In an interesting poll, tensions could boil over and spell trouble

Thursday July 23 2020

Zanzibar’s main opposition party, Civic United Front (CUF) leader Seif Hamad. FILE PHOTO | AFP


Can the political opposition realistically hope to mount a credible challenge to the domination enjoyed by the ruling CCM for a number of decades, or are we poised to witness same-old-same-old? A few things have been happening which suggest there could be changes.

On CCM’s side nothing has changed, and John Pombe Magufuli is almost certain to be returned for his second and final term after his party’s electoral congress gave him 100 percent victory in a one-horse race. No one had expected any other member to challenge him, and that was in keeping with hallowed tradition.

The opposition, for its part, has been experiencing a number of convulsions as well as a few seismic occurrences, though we may have to await the launching of the campaigns next month to start to gauge their true import. In a combined scene of revolving doors and musical chairs, Tanzanians have seen the departure from CCM of former Foreign minister Bernard Membe, who has now joined the fast-growing ACT-Wazalendo, and could be its presidential candidate come October.

Membe joins the same party that Zanzibar’s long-standing opposition kingpin, Seif Sharif Hamad joined a few weeks ago, and together they present a daunting electoral prospect if one is a CCM strategist. Whereas Membe is not considered to possess the requisite gravitas to shake Magufuli in an open contest, his pluck and derring-do have singled him out as some daredevil for wanting initially to challenge Magufuli within CCM.

Now that he is in the opposition and with ambitions to run for president, the issue comes up of who between Membe and a candidate from the main opposition Chadema will be fronted by the opposition to face off with Magufuli. Among the aspirants within Chadema are its chairman Freeman Mbowe, and Tundi Lissu, the opposition member of parliament who was hit with 16 bullets three years ago but has lived to tell the story. To date, no one has been arrested or charged with his attempted murder.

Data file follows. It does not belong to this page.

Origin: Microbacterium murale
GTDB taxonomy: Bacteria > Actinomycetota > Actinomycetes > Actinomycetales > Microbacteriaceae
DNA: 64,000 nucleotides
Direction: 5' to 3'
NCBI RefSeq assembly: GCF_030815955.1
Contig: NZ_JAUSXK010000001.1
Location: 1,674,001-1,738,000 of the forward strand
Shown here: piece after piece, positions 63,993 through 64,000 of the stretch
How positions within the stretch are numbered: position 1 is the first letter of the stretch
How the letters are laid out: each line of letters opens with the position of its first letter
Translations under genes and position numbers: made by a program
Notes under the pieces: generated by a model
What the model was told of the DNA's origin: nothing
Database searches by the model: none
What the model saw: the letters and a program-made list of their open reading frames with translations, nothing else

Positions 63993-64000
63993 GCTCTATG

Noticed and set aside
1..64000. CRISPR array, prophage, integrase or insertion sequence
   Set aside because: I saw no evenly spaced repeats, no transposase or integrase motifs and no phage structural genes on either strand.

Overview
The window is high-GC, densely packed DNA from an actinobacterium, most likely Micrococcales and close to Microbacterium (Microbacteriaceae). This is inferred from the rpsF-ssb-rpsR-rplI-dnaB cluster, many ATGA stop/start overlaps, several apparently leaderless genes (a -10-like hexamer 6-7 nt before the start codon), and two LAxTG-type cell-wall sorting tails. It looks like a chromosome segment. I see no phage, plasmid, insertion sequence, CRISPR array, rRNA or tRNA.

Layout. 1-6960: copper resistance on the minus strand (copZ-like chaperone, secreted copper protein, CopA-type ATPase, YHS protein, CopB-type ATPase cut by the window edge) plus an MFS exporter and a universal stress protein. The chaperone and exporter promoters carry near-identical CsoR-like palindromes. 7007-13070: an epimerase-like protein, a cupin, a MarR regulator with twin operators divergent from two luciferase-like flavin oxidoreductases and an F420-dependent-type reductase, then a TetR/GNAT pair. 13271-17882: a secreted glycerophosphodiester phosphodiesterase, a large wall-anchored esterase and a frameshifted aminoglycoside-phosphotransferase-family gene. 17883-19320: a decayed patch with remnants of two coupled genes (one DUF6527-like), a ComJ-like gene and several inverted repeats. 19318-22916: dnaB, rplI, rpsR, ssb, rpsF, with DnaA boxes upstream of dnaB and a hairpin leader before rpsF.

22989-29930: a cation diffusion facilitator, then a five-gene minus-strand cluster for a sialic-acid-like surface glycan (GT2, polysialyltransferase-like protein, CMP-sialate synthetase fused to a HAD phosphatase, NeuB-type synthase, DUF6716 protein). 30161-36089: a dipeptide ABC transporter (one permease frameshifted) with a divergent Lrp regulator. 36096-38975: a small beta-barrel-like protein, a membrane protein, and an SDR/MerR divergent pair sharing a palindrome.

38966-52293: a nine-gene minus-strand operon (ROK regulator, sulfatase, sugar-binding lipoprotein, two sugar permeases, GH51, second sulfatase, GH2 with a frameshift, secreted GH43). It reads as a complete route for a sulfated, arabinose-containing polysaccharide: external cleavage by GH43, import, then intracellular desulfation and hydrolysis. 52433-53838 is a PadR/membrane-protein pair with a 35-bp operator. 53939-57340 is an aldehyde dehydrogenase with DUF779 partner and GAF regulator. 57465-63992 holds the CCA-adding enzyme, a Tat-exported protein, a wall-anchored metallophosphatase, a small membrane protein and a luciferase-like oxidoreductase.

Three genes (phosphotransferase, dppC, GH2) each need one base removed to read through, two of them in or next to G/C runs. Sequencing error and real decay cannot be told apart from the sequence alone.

Both parties, ACT and Chadema, have yet to conclude their internal nomination protocols, so neither has named a presidential candidate, but sources within the two formations suggest that if Lissu is chosen by his party as the flag-bearer, ACT would not have issues with supporting him. It’s still early days, but it won’t be too long before we know how the opposition is planning to give CCM some value for its money.


Now, on the islands of Zanzibar a wholly different ballgame is unveiling, and it may be here that the stakes are significantly high. Seif Sharif Hamad has been the thorn in the flesh of CCM in Zanzibar since the 1990s, and state organs, including the electoral commission in the Isles and the registrar of political parties, have shown obvious bias against him. Each successive election in the Isles has been marred by irregularities and Seiff has claimed he was robbed.

This time round, in a move seen by some Zanzibaris as unwarranted Mainland intervention in the designation of Zanzibar’s leaders, the CCM electoral conference in Dodoma, with numbers heavily tilted in favour of delegates from the Mainland, has chosen Dr Hussein Ally Hassan Mwinyi, son to the former president, as its candidate. This has not gone too well with the Zanzibaris in the same party, and that could hurt the younger Mwinyi come October.

For historical reasons, all eyes will be on Zanzibar, because elections there have always been volatile and the dissensions between the bigger island of Unguja and the smaller one of Pemba have always been bitter. Seiff, who hails from Pemba, has complained of discrimination practiced by politicians in Ugunja against Pembans, and has said that although traditionally he has interceded with the youths every time they wanted to take the law into their hands, this time round he would not.

One would hope that it would not get to the point where violence erupts, anywhere in the United Republic, but especially in Zanzibar. In 2001, during Benjamin Mkapa’s presidency, riots broke out in Zanzibar because of electoral dissatisfaction; scores of people were gunned down, and some became refugees in Kenya, the first time Tanzania had ever exported refugees.

There is little doubt that emotions will be running high and that acts of violence could disfigure the electoral processes if the public perceives the exercise as being not fair. Tanzanians are generally a peaceable lot, but no one can tell when the proverbial last straw has been loaded onto the camel’s back.

Ulimwengu is now on YouTube via jeneralionline tv. E-mail: [email protected]